Whungee Wheengee Canyon in a Thunder Storm

Party: -

Dave D, Dave S, Monica B, Steve R, Rob T, Dug F.

We arrive from Newcastle about 10pm, set up camp and are in sleeping bags before anyone else arrives.  The next party, who parked near us were from Newcastle Uni MC.  By morning the campground is nearly full, a big change from the past few weeks when only two or three parties made a full company.  The Canberra contingent arrived about 11pm but we were all asleep by then.  A pleasant night, a little cloudy and with the normal Mt Wilson mist dampening the tents and the grass but I’m nice and dry under the picnic shelter.

Over breakfast we decided to “do” “Water Dragon” and “Whungee Wheengee” canyons today – “a fairly full plan” is my thought.  Down to the “Wollangambe One” exit by nine, then straight up the other side to follow the track up the steep ridge and then down the steep slope to Water Dragon canyon.  A good bush walk on track to start the day, very pleasant at that.  Dave S and I came here a few weeks ago and described it in a report {Five in a Kelvinator on a very hot day}.  A nice canyon well worth another visit.  Not much water despite the recent heavy rains.  Again the Wollangambe leg is a highlight (this is the third time for me in about 3 weeks and I still like it and would go again).  Lunch in the sun at the “Wollangambe One” exit.

A delightful place to sit and talk, perched on a comfortable bolder in the sun, with cool deep pools to splash in as one wished, tall cliffs to admire, blue sky above, towering cumulous clouds to the south, red yabbies under water, birds flying though the air, canyon vegetation all around, wow!  During lunch we are joined by the NUMC group who have just completed Serendipity canyon. Two or three groups doing various parts of the Wollangambe stop for a word.  The NUMC group are doing Water Dragon Canyon so we all set off up the steep ridge together, they drop of to the left we go further on and drop off to the right.  The parting advice from Dave D is “look for a safe place if the thunder storm pelts rain for ľ hour”. 

Whungee Wheengee canyon is great.  A short abseil into a lovely relatively open treed section, then meander down stream, to where the even more enclosed tall cliffy part starts.  We skirt around above a very narrow section that starts from a waterfall.  Eventually scramble/abseil down a short drop between chock stones, to enter the first of several caverns formed by boulders falling and blocking the top of the narrow slit were moving through.  The water here is only waist deep- but it is cold.  We keep on going down stream, as the canyon variously, forms pools to swim, opens out, closes in, ducks under, climes over, scrambles down, wriggles through or goes round boulder jambs, any which way.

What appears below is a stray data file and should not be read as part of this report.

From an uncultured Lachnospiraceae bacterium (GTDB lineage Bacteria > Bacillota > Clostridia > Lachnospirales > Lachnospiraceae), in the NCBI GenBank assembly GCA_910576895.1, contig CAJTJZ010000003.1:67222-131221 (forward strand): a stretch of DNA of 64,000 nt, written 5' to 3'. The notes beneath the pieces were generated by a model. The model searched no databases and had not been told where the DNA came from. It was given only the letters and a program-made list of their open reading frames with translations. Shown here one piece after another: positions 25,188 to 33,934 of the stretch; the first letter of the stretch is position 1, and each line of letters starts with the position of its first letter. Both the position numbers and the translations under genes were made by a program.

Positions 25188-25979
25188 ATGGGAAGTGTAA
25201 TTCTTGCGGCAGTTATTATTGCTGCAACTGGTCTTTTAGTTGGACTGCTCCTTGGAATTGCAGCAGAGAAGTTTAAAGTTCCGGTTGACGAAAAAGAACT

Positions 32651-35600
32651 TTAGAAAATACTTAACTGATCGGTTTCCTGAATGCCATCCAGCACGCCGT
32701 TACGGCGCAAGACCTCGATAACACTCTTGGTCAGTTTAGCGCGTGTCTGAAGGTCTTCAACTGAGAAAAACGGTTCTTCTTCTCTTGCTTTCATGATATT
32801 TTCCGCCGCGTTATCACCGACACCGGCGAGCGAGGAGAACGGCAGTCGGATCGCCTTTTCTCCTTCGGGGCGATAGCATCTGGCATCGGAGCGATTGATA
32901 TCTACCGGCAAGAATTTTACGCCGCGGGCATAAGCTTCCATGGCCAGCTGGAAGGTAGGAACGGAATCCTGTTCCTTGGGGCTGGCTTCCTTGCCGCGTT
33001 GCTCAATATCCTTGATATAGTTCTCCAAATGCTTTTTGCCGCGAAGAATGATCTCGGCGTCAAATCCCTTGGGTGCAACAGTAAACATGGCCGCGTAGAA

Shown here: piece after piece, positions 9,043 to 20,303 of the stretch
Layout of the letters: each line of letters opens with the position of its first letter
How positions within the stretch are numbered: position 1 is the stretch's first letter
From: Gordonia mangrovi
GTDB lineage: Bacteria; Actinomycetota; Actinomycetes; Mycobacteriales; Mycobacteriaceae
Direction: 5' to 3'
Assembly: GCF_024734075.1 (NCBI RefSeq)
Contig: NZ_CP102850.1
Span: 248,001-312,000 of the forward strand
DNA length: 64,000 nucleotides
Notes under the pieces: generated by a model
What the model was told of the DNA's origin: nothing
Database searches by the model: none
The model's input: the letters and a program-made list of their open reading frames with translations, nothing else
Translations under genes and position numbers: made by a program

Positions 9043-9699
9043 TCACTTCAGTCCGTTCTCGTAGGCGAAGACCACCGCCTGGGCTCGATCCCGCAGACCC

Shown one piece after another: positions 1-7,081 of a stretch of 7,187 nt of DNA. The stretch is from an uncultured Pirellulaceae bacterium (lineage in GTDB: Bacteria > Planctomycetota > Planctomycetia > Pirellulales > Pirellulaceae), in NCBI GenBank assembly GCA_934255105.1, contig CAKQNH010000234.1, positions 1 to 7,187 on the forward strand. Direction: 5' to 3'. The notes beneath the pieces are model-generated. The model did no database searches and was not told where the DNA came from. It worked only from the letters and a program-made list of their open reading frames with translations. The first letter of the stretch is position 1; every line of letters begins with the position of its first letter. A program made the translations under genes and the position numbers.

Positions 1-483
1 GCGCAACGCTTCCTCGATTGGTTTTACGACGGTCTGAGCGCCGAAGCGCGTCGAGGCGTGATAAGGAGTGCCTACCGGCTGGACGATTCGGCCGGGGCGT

We can hear thunder getting closer, the air is getting darker and electric, even a little bit scary.  All too soon the sky overhead is so black, it’s hard to see even in the open, but deep down here between the cliffs it’s more like a starlit night.  Under the boulder jambs, in the pools, swimming, its pitch black, no glimmer of light at all.   You swim along touching the walls in the narrow space to feel the way, until you stop, that’s when you know you have to duck under the rock blocking the way and swim underwater water for a few metres; eventually a patch of black not quite as dark materialises and you know your nearly out again.  Down here the starlight you see is created by glow worms attracted by our heat and trying to attract us in return (randy little devils).  (Normally, on a sunlit day, there is one pitch black under ground swim but mostly you can see a little reflected light).  None of us wish to use a torch, I’m not sure why but it just wouldn’t be right?.  The rain is teeming down now and the thunder overhead very loud, even shaking the very ground.  You feel the vibration in the rock as you feel your way.  One or two faces are a little white by now and the banter is a little brittle.  Dave and I are keeping a wary eye on the increase in water level and increasing flow – still ok at this stage.  All dangers come to pass and gradually the sky lighten as the black cloud moves away, the rain eases, we keep going.  By now were in the green room and then all to soon back at the Wollangambe.